Sixteen Year Old Convert’s Passion for Latin Mass

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Julien Green (1900-1998), an American writer who became the first non-French national to be elected to the prestigeous Académie française, converted to the Church at sixteen years of age.

Eight years later, he expressed a passionate impatience with Catholics who were not awestruck with the traditional Latin Mass, “the greatest poetry that has ever been and that is the reflection of God”[1].

“The people who return from Mass talk and laugh; they think that they have not seen anything out of the ordinary. They did not suspect anything because they did not take the trouble to see. They would say that they had just been present at something straightforward and natural ‒ something that if it had happened just once would be enough to ravish an impassioned world into exstasy. They return from Golgotha and they talk about the temperature.…. If one were to tell them that John and Mary came down from Calvary talking about trivialities, they would say that its impossible.

“However, they themselves do not act differently…. They would say that what the eyes see not has no importance; in real life there is only that which is, and there is only that which exists. They have been 25 minutes in a church without understanding what was happening. They have seen a priest in chasuble enter and not for an instant have they suspected that it was the Christ of the Scriptures….There are those who remain standing  during the elevation and I don’t know which is the more astonishing, the elevation itself or the attitude of those who see it. If this elevation were only a symbol of the truth! But it is the truth itself presented under an appearance that is proportionate to human fragility.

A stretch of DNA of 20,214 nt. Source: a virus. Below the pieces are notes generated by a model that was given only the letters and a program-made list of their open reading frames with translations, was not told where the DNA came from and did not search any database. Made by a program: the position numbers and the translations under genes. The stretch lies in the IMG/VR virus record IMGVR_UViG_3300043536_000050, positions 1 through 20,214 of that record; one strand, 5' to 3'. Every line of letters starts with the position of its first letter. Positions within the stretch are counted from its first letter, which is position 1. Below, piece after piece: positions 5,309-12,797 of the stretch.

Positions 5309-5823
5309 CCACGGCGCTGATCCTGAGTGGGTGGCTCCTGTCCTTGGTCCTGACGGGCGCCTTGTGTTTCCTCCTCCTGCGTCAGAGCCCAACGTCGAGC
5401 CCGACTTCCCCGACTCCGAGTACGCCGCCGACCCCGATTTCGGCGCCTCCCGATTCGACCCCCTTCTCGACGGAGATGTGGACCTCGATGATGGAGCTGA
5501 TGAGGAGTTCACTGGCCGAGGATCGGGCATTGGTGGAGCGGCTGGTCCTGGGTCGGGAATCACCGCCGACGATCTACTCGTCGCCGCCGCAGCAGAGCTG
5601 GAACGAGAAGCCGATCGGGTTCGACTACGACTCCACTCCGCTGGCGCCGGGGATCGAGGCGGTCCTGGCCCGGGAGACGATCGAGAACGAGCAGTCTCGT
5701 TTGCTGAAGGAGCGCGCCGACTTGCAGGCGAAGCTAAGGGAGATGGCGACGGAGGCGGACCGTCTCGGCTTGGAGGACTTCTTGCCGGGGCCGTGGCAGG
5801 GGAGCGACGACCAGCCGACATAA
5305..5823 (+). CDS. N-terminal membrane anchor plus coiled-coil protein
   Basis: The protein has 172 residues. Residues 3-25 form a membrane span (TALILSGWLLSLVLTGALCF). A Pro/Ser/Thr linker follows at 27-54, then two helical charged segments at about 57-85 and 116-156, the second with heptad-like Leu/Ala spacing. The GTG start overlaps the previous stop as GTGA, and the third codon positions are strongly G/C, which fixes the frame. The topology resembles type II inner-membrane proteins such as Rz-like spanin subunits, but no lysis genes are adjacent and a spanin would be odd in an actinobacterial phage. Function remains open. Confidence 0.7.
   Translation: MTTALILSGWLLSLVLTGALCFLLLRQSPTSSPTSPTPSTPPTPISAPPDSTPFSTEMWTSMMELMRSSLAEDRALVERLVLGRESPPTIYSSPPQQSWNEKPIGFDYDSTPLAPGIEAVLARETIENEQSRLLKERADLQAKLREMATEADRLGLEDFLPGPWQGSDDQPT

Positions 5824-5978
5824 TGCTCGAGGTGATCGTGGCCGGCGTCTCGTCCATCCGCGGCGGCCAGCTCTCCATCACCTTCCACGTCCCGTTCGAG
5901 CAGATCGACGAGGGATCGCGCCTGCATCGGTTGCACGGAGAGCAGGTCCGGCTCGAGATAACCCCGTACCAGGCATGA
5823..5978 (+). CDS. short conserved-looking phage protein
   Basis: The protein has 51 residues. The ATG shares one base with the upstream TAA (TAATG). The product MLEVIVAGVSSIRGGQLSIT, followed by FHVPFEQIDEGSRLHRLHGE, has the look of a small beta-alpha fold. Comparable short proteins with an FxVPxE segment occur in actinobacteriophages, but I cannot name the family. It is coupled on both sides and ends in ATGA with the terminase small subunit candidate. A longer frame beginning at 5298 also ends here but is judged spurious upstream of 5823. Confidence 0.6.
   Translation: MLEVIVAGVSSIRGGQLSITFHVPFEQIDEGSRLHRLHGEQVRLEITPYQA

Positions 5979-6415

“The Jews could not bare to see the radiance of the face of Moses, and Moses was only a man. Manoah feared he would die because he had seen the face of his Creator, but he had only seen an angel.  What is there hidden beneath the species of bread and wine? Certainly more than an angel and more than Moses.

“One of the most astonishing qualities of the Mass is that it does not kill the persons who are present. They hear Mass calmly, without tears, without interior turmoil; it is remarkable. What would it take to move them then? Something commonplace. In order to perceive the extent that they are poor of heart, one must examine what has been done because of them, what is done every day, in every part of the world, in order to save their unmindful souls….

“If they were capable of being astonished they would be saved, but they make their religion one of their routines, in other words something vile and natural. It is routine that damns the world.”[2]

[1] Julien Green (1900-1998), in his essay, “Ce qu’il faut d’amour à l’homme » in Julien Greene, Pamphlet contre les catholiques de France (Paris: Gallimard, 1982), p. 176. My translation. This essay was published for the first time in 1978 and in it the author vehemently expresses his adhesion to the Ancient Rite for the transparency with which it makes visible the Mass as the Sacrifice of Calvary.

[2] Julien Green, Pamphlet contre les Catholiques de France (Paris: Gallimard,1982), pp. 35-38. My translation. Written by the 24 year-old Julien Green under the pseudonym of Théophile Delaporte, on October 15, 1924.